• POP GUN MEN at Hearts 20/6/79

      0 Not allowed! Not allowed!
      POP GUN MEN at Hearts 20/6/79

      Al Webb Was TAGG'S first editor, and a wonderful job he did! Al also wrote record reviews and interviews with Rock Luminaries that will also be resurrected through these pages.

      Pop Gun Men were formed out of remnants of X-Ray-Z and the early version of Secret Police.

      John Ray (drums), Peter Rich (vocals, sax), and Maurie Bund (guitar, keyboards, vocals) have combined with Andrew Picouleau (bass, vocals) and Dys Nalon (guitar) in a merger that thrives on gut energy at the same time as it feels the need to experiment a little with arrangement ideas and not quite conventional song structures.

      This night was their first gig, not made any easier by a mixed crowd (punks, straights, in-betweens, local musos) and the inevitable reciprocal sussing out between band and audience.

      With Pete Rich out front flashing his teeth and his sax, the band sped through a first set that didn’t give all that much away except for the fact that they operated on a fairly high level of energy and that they were capable of varying the feel so as not to wear themselves too thin too early.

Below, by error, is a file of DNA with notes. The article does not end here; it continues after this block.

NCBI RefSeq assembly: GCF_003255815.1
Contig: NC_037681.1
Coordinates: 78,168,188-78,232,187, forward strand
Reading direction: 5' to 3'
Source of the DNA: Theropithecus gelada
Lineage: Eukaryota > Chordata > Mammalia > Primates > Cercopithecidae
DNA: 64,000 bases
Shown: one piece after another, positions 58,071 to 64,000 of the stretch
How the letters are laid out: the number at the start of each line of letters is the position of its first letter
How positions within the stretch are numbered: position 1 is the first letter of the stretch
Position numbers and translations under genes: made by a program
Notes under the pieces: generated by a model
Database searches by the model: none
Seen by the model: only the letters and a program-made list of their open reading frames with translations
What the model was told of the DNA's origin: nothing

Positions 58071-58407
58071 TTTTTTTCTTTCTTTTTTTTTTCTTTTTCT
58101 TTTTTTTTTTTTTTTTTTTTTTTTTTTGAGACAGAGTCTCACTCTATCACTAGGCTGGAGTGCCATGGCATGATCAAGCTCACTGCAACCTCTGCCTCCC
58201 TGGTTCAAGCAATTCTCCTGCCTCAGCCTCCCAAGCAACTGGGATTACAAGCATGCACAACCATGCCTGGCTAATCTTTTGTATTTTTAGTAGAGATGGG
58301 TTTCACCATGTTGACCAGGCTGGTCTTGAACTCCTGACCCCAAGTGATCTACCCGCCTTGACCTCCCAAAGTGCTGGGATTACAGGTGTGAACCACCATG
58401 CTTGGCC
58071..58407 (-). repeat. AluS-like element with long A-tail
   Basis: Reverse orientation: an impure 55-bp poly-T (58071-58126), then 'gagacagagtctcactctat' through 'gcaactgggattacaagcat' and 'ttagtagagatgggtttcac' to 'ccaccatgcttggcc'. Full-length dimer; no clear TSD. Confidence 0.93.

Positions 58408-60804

Maurie Bund’s large guitar sound, courtesy of the late Jimi Hendrix, out the fatness into the overall picture of sound, while Nalon’s sharper rythyms a\ and occassional synthesiser-like distortion gave it a tidy counterpoint.

      Add Rich’s sax, some rapid fire Stranglers-style bass from Picouleau (one of the most articulate bass players on the local circuit), and some good old fashioned, solid drumming from Ray and you have the “Gun” part of Pop Gun Men.
      The “Pop” part came into its own in the second set.

      The gut level heavies gave way to a more, er, “modern” sound. Evidence of backbeat influences and some more imaginative drumming from Ray crept into the music and gave the band’s music a greater open endedness.

      But Pop Gun Men, mainly through the fairly standard R & B vocals of Rich and sometime Bund, never quite fly off into adventure land and ultimately fall back on muscle rather than oblique ideas.

      Mind you, the song lyrics cover some pretty novel ground. “Snap Crackle Pop” and “Wiz Kids”, the two songs that introduced the second set, unearth a sense of humour whose only problem is that Rich’s straight delivery clouds them with normality.

      By the final set, with the band concentrating on stronger songs, it was obvious that the middle ground between X-Ray-Z and secret Police is where Pop Gun Men take their stand, straight-faced throbbing rock tempered with a taste for adventurous ideas and lateral thinking in moderation.

      AL WEBB
    • Reviews on events and products
    • EZiHostig - $109.45 per year - 24/7 support - unlimited email accounts - unlimited EVERYTHING!
    • TAGG All Events

    • TAGG - Gig Guide